For me, this story struck a chord partially because when I ride rough terrain, I tend to over-clench my grip on my handlebars. So much so, that my clutch grip has worn smooth.

It was now time to practice my new mantra, and if I could stay enlightened, it might just lead to "slowly, slowly, catchee monkey." I threw my leg over Pearl, my trusted BMW F 650 GS, and got going.

The sun was a crimson ball as it rose over the eastern horizon. Streamers of orange light fanned out across the clear blue sky before spilling over the land in a deluge of amber. We were leaving the ocean behind, and a ribbon-like highway seemingly tossed into the rocks revealed itself. The sun glinted off of it, flecking an otherwise dry and dusty desert.

After dodging a swarm of oncoming 4WDs, we branched off the blacktop and onto the dirt track, immersing ourselves in a boojum-laden landscape surrounded by cactuses twisting as they reached skyward like hairy, inverted carrots. Wobbling through a half-mile of Jell-O-like, silky sand got Pearl onto the rocky road unscathed and me off the shaky ground.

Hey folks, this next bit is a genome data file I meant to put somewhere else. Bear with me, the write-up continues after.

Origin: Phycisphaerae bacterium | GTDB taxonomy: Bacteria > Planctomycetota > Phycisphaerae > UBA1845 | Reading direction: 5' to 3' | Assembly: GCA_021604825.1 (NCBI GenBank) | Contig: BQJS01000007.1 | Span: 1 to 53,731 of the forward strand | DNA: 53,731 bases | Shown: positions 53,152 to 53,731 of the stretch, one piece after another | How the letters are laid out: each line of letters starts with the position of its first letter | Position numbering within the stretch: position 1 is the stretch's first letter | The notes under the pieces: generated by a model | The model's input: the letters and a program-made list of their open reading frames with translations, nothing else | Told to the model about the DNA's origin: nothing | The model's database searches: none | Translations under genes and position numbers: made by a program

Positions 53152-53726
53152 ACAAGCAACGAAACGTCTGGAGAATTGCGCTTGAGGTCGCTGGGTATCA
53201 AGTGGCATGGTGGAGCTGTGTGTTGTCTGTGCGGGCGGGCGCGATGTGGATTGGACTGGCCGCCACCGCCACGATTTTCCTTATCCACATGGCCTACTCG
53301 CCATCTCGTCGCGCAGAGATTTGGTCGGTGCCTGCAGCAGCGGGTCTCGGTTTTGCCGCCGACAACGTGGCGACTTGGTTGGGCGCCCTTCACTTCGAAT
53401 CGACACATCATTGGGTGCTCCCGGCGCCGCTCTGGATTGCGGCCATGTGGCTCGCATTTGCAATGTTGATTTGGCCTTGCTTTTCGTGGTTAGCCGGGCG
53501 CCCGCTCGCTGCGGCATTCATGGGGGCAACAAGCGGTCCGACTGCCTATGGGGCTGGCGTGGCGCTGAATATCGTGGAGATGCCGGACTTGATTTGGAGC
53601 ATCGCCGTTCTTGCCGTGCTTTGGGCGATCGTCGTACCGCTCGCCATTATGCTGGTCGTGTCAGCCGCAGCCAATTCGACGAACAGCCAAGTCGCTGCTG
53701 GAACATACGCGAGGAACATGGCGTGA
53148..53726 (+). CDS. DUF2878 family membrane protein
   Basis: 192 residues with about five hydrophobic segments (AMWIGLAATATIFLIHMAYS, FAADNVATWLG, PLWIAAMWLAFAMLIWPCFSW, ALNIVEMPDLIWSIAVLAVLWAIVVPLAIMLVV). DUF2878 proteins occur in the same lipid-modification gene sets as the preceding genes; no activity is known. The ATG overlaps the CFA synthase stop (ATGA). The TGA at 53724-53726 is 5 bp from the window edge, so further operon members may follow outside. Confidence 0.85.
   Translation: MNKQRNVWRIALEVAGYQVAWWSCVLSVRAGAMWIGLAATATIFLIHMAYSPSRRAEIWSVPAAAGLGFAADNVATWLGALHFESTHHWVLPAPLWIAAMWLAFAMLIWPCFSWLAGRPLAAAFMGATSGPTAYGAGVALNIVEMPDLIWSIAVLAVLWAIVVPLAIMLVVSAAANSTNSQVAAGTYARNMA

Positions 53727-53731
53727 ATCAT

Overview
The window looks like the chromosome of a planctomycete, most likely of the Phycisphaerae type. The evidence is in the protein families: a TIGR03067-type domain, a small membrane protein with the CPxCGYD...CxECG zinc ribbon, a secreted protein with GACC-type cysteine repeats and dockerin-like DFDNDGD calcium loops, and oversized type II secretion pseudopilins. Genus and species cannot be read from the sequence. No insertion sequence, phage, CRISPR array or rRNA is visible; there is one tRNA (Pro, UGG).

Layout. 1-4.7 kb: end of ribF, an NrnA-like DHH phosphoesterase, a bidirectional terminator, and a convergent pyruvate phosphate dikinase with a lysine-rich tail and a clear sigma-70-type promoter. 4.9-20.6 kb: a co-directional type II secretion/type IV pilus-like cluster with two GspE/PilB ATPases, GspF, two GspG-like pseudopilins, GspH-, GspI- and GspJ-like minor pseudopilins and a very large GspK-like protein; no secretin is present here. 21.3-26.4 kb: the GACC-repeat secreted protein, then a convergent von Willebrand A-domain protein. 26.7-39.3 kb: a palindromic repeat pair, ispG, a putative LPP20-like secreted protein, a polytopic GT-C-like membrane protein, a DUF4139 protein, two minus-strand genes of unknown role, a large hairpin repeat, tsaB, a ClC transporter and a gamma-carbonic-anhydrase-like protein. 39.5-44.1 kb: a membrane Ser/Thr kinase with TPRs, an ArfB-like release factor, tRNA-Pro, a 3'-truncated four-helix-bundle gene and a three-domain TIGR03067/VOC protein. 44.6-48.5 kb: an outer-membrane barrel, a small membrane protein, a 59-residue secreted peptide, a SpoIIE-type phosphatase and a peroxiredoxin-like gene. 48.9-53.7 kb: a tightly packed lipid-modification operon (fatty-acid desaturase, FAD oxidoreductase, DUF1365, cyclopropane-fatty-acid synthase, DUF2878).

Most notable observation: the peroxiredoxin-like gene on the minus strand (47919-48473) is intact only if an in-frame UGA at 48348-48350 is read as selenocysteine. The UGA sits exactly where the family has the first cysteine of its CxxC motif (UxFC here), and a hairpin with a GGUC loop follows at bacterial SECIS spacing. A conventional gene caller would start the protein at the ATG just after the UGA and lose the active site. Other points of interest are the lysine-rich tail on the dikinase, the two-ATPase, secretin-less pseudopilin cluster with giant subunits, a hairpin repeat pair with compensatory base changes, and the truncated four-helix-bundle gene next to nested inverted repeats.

If the desert was the monochromatic start of an old black-and-white film, the landscape had turned to Technicolor. Amid a verdant landscape of saturated greens, the cacti glowed against the afternoon light. The scenery looked to be created using Photoshop with the saturation set to high. The splendor around me forced me to control my concentration every throttle twist of the way while weaving through the visual splendor.

The trail was a song of an off-road route inviting me to dance to a rhythm of compacted dirt, manageably jagged stones, and a light smattering of sand. Mercifully, there were only a few rocks bigger than a tennis ball thrown in for amusement. Pearl never hesitated to jolt my muscle memory, enabling me to slip back into a groove of sorts. Embracing the lumps and bumps together, Pearl seemed confident of the first step in her lead. I felt alive by my motorcycle's flair for emboldening me to take the reins in wielding her with artful precision. She's the underdog as much as a dark horse, that one.

The afternoon passed, as I found myself riding somewhere close to my technical limits. I was in a heady frame of mind, buoyed up as my tires skimmed over the sand instead of drowning below its surface.